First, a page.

When Allen Cook announced his resignation as HS2 Chair in February 2021, you’d have thought finding a replacement for a project which will cost over £100 billion would be a high priority for the Department for Transport.
But earlier this week, the New Civil Engineer wrote that there was still no replacement for Cook who left the HS2 board at the end of July.
What’s more, according to Construction News
“A spokesperson for the department declined to confirm if interviews had taken place and added that there was no deadline for a replacement to be appointed.”
You can see the details for yourself on the Cabinet Office website. According to that, there hasn’t even been a ‘panel sift’ of CVs, suggesting that maybe the Permanent Secretary of the Department of Transport (Bernadette Kelly) and the Second Permanent Secretary of her HM Treasury haven’t found time in their diaries to sort through them. Or, alternatively any of the people who might be qualified for the role can see what a turkey HS2 is and don’t want to be associated with it, so there are no CVs to sift.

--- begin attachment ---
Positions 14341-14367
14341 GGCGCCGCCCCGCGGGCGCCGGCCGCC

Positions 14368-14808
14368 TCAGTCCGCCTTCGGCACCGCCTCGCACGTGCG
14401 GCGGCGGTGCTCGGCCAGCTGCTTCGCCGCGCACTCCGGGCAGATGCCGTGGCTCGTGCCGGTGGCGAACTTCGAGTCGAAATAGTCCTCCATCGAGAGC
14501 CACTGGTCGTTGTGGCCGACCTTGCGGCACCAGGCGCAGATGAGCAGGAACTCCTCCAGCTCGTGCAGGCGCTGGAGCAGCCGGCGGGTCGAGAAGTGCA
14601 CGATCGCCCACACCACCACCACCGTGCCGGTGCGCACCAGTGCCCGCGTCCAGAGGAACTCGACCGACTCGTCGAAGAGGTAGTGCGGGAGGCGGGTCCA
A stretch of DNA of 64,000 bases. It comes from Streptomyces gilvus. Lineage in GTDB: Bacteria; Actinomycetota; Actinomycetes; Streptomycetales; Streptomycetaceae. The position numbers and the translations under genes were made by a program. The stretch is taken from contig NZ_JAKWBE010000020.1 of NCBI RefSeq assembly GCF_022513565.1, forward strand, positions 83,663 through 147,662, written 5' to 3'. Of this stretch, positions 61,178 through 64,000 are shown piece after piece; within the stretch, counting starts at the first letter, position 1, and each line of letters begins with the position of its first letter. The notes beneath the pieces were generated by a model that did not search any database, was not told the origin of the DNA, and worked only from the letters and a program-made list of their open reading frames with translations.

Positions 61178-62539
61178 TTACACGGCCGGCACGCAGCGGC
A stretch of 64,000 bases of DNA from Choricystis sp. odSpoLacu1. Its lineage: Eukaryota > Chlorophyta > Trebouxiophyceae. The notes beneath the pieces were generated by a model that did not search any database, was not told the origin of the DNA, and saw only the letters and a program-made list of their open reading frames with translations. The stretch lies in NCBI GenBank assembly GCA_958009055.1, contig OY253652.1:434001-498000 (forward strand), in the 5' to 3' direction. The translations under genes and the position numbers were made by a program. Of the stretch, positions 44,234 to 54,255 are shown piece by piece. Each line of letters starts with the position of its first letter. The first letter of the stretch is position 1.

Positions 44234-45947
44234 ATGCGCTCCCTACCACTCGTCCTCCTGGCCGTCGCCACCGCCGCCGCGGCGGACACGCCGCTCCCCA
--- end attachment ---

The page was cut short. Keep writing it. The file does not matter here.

Cook was the replacement for Terry Morgen, also Chair of Crossrail, who lasted just five months as HS2 Chair in 2018, before being pushed out in December 2018. That’s roughly when Crossrail should have opened, except all the problems had been covered up (Crossrail are currently hoping for 2022).
This is the beautiful moment at @CommonsTrans when new @HS2Ltd Chairman @allancook1949 realised the business case for #HS2 is “disingenuous”, because they’ve fiddled the figures by adding in supposed benefits without including the associated costs #StopHS2 https://t.co/ZiMnTQAQ2W pic.twitter.com/cWx4lNRCBf
— Stop HS2 (@stophs2) March 14, 2019